Over many years, dad’s ice cream consumption would go up or down, depending on what was happening to him emotionally at the time. Ice cream was his preferred drug of choice, his hit, but it may as well have been methamphetamine or heroin. In the end, before he died, it was one gallon a day. Along with his half-a-dozen meds for diabetes, high-cholesterol, and high blood pressure. It was a sad ending to my father, an ending I’d dearly like others to avoid if at all possible. Uncontrolled cravings can lead to bingeing, overeating and obesity. Miss you dad.
Food addiction can result in serious physical and psychological issues over time. A lot of people who have battled food addiction for a long time conceal their eating habits. Additionally, they might be dealing with depression or anxiety, both of which can fuel addiction. The fact that most people are unaware they have a food addiction makes this situation worse. They might not understand that obtaining therapy for depression and anxiety can also help with addiction treatment and that they need aid to break their food addiction.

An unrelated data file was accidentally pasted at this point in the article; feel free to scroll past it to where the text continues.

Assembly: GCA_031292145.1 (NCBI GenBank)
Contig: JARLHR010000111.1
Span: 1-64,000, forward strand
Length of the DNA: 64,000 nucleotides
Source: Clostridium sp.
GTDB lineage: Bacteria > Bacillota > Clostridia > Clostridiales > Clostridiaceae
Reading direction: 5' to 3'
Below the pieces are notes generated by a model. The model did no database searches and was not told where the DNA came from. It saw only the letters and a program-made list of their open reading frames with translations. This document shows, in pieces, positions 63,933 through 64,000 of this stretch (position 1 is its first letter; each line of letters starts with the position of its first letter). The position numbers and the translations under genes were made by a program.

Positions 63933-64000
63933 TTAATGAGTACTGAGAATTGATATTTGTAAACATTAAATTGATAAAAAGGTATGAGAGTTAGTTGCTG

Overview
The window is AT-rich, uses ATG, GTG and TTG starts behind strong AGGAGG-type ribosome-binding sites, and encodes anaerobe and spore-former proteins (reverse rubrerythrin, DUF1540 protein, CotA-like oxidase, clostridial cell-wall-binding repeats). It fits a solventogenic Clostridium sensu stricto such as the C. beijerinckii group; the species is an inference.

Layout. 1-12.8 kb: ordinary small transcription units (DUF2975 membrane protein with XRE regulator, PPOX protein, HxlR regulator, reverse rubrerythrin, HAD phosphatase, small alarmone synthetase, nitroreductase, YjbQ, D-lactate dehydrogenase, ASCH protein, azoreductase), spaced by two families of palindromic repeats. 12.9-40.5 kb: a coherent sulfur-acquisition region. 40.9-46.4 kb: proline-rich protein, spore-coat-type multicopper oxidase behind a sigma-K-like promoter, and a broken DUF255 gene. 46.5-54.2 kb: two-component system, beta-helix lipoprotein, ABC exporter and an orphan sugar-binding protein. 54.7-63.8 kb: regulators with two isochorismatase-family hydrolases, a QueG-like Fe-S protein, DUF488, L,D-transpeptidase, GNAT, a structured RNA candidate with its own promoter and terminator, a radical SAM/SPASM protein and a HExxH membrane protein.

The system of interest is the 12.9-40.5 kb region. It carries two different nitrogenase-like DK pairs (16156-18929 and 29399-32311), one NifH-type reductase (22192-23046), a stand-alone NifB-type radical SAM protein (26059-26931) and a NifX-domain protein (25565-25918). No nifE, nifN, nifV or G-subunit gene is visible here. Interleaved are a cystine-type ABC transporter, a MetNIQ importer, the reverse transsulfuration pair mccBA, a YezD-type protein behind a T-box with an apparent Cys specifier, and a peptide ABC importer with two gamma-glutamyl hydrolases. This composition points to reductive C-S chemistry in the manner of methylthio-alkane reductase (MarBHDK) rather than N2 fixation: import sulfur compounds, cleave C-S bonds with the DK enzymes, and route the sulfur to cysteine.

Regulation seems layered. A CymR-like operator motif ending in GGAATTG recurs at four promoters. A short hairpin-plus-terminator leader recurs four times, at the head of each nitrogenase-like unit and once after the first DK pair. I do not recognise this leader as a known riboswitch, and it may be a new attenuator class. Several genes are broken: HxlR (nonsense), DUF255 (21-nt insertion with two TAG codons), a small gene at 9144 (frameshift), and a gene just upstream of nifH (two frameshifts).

Unfortunately, addiction does not have a simple fix. There is no miraculous cure, mental trick, or dietary supplement that will quickly turn things around. It just doesn’t happen that way I’m afraid. It can be advisable to fully avoid trigger foods for many people. To overcome a food addiction, you might need to go and find expert assistance, and you may find a psychologist of use. Additionally, there are groups like Overeaters Anonymous (OA), which anyone can join without charge. It’s good to get support, especially if you want to kick the bad habit of eating junk foods all the time.
The official manual used by mental health professionals to classify mental disorders, the Diagnostic and Statistical Manual of Mental Disorders (DSM-5), now classifies binge eating disorder, which is linked to food addiction, as a feeding and eating disorder.